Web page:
Dan Bruce posted a message. New comment added.
Nov
28
Nov 28, 2018 at 9:18 AM

Posted on: Aug 21, 2018 at 11:26 AM

Like perhaps many of you in the Class of 1960, I look around today and shake my head in disbelief. It's as if we grew up in a different America, and in many ways we did. When we entered CPHS in 1955, the Great Depression was less than twenty years behind us, and World War II had ended only a decade before. We still heard stories from our parents and grandparents about the Depression and its hardships, and books and movies and early television were full of war themes (and westerns portraying the same good versus evil that characterized WWII), stories that focused on idealism. Our daily life was infused with the assumption that America was defined by its people pulling togther for a common good, E. pluribus unum, and that our purpose as a nation was to help create a better world for all peoples. Youth for us was a time of great national optimism, but also a time when the seeds of destruction were being sown from within. Madison Avenue was making consumerism our national post-war religion, replacing God with Mammon, Hollywood and television and rock'n'roll were giving us the sexual revolution in the 1950s (with the pill a few years later eventually making it carefree and "safe"), the early 1960s gave us organized civil disobedience that was necessary for change and equality to gain a foothold at the time but that today has morphed into individual lawlessness, the late 1960s gave us the drug culture that has become both a legal and illegal scourge to millions of families, and all of that and more has merged into a preference for loose and/or no standards and moral relativism that has left our younger generations adrift and unsure. We played our part in the decline, of course, and, I don't know about you, but I have some regrets for being so foolish about participating in the trends of the times back then. Now, in 2018, we have what we have and there is probably no going back. Considering the trajectory of things, it's probably better to be old and have memories than to be young and trying to make sense of an increasingly chaotic and valueless world. I like the idea of America, I just don't like what it has become.

Dan Bruce posted a message. New comment added.
Aug
19
Aug 19, 2018 at 1:11 PM

Posted on: Aug 16, 2018 at 3:13 PM

In the news today was a report on the sale of a 1913 Liberty Head "V" Nickel for $4.5 million. It brought such an enormous price because only five were ever minted. Up until ninth grade, I collected old coins. To be a bit more accurate, I scavenged for old coins by going to the small family-owned businesses in College Park and begging, and more often than not they would give in and let me look through their cash register coin trays to see if I could locate an Indian Head penny or other vintage coins. Croker Brothers Grocery was especially helpful, especially the owner Earl, and I found many a numismatic boyhood "treasure" there. I was able to find quite a few of those old coins by store-scavenging in the early 1950s, especially Indian Head pennies, but by the time I was in eighth grade at CPHS in 1955 those finds were becoming rare. My best friend at the time Tony Fleming, after going with me a few times, started scavenging not long after I did, and for a while we had a spirited competition to see who could find the oldest coin. I just knew that one day I would find one of those rare and valuable even back then "V" nickels. That was just a poor kid's fantasy, of course, but the thought gave zest to my hunt and perpetual hope sustained my efforts. I was better at locating old coins than Tony was, simply because I tried more often, but eventually Tony and his father started adding store-bought collectables from the coin shop in Rich's Department Store to his collection, and I couldn't afford to keep up. Coin scavenging like that was a fun thing to do back in the late 1940s and early 1950s, though, when times in College Park were simpler and dreams were untempered by reality.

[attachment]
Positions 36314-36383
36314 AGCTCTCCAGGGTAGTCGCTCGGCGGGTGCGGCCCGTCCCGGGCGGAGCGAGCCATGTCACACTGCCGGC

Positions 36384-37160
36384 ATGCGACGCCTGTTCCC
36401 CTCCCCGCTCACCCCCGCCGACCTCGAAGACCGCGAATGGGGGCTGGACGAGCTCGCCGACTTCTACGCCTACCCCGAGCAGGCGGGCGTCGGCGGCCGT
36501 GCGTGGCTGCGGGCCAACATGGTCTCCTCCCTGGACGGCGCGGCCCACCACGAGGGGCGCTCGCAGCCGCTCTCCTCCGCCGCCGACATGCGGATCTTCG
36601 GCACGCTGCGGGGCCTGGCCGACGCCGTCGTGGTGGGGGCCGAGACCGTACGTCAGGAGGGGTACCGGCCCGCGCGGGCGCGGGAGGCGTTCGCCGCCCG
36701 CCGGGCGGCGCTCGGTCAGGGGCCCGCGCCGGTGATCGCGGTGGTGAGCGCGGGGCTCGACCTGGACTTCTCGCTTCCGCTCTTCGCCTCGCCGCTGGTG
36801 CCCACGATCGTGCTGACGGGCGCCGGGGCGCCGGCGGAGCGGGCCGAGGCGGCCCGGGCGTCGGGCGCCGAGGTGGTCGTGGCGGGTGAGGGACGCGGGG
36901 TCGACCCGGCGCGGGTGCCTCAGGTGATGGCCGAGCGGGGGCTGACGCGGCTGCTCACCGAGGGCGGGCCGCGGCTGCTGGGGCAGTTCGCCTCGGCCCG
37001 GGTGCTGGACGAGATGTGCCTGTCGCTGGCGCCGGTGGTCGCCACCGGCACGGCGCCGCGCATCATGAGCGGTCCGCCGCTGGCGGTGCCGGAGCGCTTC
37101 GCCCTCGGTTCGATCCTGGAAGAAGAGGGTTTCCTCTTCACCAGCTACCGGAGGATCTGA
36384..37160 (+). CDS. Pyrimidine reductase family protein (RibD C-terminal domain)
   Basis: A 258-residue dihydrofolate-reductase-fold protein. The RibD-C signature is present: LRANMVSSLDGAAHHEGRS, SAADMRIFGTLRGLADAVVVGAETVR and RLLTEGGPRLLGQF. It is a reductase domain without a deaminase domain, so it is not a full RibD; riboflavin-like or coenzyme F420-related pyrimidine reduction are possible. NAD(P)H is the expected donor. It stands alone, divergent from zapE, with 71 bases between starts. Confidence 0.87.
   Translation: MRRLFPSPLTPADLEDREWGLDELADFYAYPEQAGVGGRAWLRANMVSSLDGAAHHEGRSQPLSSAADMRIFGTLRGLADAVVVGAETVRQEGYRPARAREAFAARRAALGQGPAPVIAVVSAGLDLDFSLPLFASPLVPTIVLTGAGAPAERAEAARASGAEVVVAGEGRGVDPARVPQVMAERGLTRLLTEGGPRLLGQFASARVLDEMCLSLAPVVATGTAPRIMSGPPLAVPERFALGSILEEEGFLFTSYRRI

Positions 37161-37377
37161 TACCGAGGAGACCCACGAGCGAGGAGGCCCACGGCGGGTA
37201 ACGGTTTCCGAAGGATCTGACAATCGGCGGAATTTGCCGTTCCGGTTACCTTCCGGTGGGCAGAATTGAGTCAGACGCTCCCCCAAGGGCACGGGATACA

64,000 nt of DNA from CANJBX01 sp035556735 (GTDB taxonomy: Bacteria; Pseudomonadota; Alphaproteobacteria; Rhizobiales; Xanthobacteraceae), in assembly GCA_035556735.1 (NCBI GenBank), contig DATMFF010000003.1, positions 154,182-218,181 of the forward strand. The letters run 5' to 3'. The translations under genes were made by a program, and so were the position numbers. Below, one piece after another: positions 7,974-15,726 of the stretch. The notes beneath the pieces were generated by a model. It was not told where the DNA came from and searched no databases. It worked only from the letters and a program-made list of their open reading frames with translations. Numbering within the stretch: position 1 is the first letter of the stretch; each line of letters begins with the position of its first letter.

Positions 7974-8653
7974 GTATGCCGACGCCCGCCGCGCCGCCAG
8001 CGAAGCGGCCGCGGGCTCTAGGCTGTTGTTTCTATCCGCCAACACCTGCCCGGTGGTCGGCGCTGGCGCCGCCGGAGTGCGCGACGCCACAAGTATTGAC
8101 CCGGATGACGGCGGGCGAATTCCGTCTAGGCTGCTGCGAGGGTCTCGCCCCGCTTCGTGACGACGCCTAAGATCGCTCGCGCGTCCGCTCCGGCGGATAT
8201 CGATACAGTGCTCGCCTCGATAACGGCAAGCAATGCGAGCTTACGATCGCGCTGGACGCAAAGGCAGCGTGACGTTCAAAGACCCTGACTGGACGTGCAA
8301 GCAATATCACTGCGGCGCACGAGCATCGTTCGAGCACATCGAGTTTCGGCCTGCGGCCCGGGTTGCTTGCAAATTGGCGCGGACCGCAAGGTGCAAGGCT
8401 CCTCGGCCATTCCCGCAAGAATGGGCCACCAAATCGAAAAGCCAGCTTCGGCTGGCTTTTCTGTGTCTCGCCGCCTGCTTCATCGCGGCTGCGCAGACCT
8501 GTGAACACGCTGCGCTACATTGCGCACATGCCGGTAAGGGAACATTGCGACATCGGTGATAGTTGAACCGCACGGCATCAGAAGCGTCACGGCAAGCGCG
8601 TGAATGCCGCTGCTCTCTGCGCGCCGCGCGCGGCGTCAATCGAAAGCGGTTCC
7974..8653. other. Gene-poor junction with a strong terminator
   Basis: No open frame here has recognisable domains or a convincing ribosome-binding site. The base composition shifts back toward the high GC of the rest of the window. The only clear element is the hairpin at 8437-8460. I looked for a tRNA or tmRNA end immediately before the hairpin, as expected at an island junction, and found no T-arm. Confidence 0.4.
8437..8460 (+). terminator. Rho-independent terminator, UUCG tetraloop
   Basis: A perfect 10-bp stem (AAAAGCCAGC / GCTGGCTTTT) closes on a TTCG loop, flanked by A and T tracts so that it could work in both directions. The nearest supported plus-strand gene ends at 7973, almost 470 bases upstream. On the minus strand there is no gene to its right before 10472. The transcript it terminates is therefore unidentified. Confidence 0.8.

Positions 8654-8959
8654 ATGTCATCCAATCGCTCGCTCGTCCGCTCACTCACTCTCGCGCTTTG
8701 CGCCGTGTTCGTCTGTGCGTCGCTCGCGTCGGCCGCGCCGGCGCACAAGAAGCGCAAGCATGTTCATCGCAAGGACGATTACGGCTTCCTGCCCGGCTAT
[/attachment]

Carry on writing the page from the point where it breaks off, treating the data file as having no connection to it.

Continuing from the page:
Dan Bruce posted a message. New comment added.
Aug
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Aug 14, 2018 at 12:18 PM

Posted on: Aug 12, 2018 at 6:57 PM

THE REASONS WHY I DON'T ATTEND THE CPHS REUNIONS
Several CPHS alumni have emailed or called me in recent weeks, urging me to attend the upcoming reunion (thank you for thinking about me). I'm sure it will be a wonderful get-together for all concerned. However, those kinds of usually-crowded affairs with lots of strangers are not my cup of tea, never have been. Guess I'm still too shy to be a good mixer. Anyway, as head of a conservative Christian ministry with a busy speaking schedule, I usually don't attend social events that aren't focused on biblical themes, preferring to spend my public time at Bible and missionary conferences. And, I don't drink alcohol any more, either, and, being a good little Baptist boy in the 1950s, I never learned to dance very well to rock music (the sound of the Devil we were told), so all that is left for still-single me to do at social affairs is to stand around by myself looking at the ceiling, which works great at the Fox Theater but not anywhere else I've been. Plus, not many classmates from 1960 will be attending this year, it seems, and many of my closest friends from back then are no longer with us. Then there is the real reason: I just like to remember everyone as they and I were when we were young. Nowadays I get startled every morning when I look in the mirror and see an old man looking back at me. When I think back to high school, and mentally picture activities and classes, I am still eighteen, at least in my mind's eye, and that is a good feeling that often lasts the rest of the day. I wish everyone a great evening, though. If anyone ever wants to relive those salad days at CPHS from 1955-1960 by telephone, give me a call (770-922-1889), it's always fun to reminisce. (by the way, that's a stock photo, neither one is me)